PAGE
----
Browsing through universities and programs websites searching for a potential supervisor for your PhD programmes, sometimes can be energy sapping. It is very important you spend the time searching because your research subject can help you identify leading institutions and/or experts in the specific area of study, also, you should know Supervisors play very key role in your experience as a research degree student. The relationship between you and your supervisor will have a significant impact on the positive and successful completion of your degree
Graduate students in research-intensive programs (i.e., one that requires a thesis) will often need a faculty supervisor. It is expedient you check with your graduate program of interest to see if a supervisor is needed, and to find a supervisor at the time of application if necessary. This will increase your chances at admission and allow for a better and more productive graduate student experience.
How to find a supervisor:
There’re practical ways to getting one.
It’s good you have the information about the person you’re contacting. Don’t go by saying ‘Dear Sir/Madam’. Make the message particular to that recipient. Call them by name, and add one or two exclusive connectors into the content.
At the same time, it is important to look at the institution, the appropriate research group or the unit that your potential supervisor belongs to and identify whether any doctoral programmes are advertised that match your research interests.
Do not forget to search other staff in the department/research group and their publications to understand whether the group/unit is leading in the research field you are interested in and whether your potential colleagues might be able to help you in your research.
Make sure to check any prerequisites for the program, such as GPA. If you don’t meet the necessary criteria, look elsewhere. Remember, Ph.D. supervisors are usually not short on applications. Once you’re sure that you meet all the minimum requirements, provide information as to what makes you different than the others. Some of them may even have better grades than you. Provide information that shows more than grades.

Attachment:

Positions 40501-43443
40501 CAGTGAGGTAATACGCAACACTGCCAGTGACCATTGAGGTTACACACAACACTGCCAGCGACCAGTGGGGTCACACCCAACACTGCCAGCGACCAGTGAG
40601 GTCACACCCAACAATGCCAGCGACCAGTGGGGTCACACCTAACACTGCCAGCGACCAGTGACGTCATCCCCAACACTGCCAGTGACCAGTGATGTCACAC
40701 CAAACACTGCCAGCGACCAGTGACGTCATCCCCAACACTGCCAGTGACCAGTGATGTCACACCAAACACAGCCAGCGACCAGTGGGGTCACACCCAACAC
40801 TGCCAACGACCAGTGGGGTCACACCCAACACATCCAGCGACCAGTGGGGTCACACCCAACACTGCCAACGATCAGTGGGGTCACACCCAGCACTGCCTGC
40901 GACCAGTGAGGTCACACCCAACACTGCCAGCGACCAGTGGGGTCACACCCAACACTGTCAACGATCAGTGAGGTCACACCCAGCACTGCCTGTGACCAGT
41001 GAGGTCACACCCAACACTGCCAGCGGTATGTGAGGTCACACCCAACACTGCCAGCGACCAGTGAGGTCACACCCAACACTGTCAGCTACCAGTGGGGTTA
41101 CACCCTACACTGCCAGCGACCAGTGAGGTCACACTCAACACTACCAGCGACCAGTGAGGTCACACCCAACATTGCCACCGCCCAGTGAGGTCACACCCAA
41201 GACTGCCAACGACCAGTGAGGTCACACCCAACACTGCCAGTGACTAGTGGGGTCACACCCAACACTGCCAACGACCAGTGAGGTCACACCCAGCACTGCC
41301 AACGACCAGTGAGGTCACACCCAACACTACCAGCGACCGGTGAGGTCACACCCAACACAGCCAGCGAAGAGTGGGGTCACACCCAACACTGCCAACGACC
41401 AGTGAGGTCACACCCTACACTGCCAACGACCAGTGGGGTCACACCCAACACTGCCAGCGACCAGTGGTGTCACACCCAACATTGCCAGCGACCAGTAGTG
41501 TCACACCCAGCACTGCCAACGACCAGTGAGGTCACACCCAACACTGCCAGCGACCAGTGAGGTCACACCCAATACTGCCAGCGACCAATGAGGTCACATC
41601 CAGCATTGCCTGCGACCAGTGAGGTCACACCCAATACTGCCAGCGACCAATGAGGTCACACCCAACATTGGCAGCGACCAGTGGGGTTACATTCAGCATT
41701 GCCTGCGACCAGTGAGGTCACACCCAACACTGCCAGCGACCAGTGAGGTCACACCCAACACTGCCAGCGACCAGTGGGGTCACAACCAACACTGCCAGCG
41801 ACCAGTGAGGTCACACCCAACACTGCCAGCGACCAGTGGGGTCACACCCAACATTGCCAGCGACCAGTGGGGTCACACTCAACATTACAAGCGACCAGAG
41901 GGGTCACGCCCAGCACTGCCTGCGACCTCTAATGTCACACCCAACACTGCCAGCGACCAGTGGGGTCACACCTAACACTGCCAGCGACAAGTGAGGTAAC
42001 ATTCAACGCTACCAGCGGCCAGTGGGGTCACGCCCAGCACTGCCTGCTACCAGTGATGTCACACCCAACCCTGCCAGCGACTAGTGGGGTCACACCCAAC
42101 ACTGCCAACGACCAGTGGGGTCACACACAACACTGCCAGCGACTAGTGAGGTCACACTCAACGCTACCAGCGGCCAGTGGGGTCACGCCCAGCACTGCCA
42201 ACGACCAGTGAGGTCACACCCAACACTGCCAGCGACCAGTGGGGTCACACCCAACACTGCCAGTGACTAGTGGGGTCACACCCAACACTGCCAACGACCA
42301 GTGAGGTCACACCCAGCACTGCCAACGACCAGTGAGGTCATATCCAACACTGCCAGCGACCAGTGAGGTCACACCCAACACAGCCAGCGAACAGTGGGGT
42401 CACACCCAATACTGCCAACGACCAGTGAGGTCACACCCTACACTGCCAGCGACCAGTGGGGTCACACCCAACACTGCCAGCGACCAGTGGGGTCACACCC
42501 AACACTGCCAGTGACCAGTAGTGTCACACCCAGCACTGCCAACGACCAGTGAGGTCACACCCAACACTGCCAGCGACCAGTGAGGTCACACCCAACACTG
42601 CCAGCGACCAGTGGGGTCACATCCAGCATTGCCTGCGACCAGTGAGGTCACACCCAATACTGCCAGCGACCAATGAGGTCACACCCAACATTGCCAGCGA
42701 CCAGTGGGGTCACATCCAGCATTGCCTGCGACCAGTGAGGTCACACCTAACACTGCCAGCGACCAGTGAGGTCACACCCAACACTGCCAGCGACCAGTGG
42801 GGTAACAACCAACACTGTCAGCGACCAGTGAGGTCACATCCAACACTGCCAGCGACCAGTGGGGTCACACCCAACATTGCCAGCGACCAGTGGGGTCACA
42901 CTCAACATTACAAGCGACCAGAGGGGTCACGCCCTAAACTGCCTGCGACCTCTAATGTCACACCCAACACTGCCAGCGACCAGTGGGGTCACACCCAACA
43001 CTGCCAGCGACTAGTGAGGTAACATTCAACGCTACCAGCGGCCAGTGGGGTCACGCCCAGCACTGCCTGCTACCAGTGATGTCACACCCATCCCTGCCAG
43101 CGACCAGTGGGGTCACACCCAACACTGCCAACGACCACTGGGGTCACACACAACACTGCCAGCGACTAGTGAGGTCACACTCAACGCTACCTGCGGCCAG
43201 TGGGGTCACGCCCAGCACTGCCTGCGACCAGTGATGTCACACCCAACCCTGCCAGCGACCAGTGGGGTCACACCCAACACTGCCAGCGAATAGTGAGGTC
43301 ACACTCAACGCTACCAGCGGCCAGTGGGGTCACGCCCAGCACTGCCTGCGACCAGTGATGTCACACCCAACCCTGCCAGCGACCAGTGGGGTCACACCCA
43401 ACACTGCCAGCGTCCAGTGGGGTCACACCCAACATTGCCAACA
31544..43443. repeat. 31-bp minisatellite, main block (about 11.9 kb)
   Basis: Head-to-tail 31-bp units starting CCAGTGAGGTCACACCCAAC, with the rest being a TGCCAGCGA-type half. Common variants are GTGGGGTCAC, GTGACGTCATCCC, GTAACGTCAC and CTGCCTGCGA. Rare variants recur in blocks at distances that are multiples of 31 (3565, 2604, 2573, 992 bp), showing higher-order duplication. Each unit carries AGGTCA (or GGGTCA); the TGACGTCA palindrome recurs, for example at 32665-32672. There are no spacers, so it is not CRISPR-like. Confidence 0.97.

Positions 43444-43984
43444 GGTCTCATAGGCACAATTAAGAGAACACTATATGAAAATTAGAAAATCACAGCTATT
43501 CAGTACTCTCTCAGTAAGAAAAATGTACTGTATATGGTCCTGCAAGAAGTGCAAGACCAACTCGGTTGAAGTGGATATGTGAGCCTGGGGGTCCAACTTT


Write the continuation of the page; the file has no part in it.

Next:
3. Be Concise
Keep it brief and clear. Ph.D. supervisors receive many letters and emails from prospective students. This can be overwhelming, especially when they already have plenty of other duties to attend to. If it’s too long, chances are they simply won’t read the whole letter due to time constraints.
4. Get a catchy title
Make sure that your subject line provides the recipient with an instant understanding of your email’s purpose even before they open it. This way you’re more likely to be at the top of their to-read list. Use something with a similar structure to: Prospective Ph.D. student looking to study ……”
5. Attach your cv.
Include your academic accomplishments as well as your CV, and any other documents which can support claims made in your email. Make sure never to make claims you cannot back. False information will get you nowhere good. If they like your email, they’ll likely want to do more research on you are before contacting you. This way they’ll have all the information at their fingertips.
How to write an Email to your Potential Research Supervisor:
Dear Professor (Last Name),
My name is (Full Name), and I’m a graduate student at (University) where I major in (Degree Major). I’m graduating (Date). I would like to apply for a position on your Ph.D. program. I have a [GPA Score] and experience in our university’s [extra curriculum activities].
I am planning to attend a Ph.D. program with a focus on (subject). I first learned of your work from your article (article name). It was a great article and gave me a few ideas for my future research within the field. I particularly liked (something from the article).
I’ve been looking into various graduate programs where I can spend time delving further into this topic. The focal point of my project will likely be (project focus), and I am especially interested in exploring (Specific focus issue)
I’d like to inquire whether you’re accepting graduate students at this time. If so, would you be open to talking more via phone or email, or in person, about the possibility of joining your program?
Thanks, i thereby look forward to hearing from you…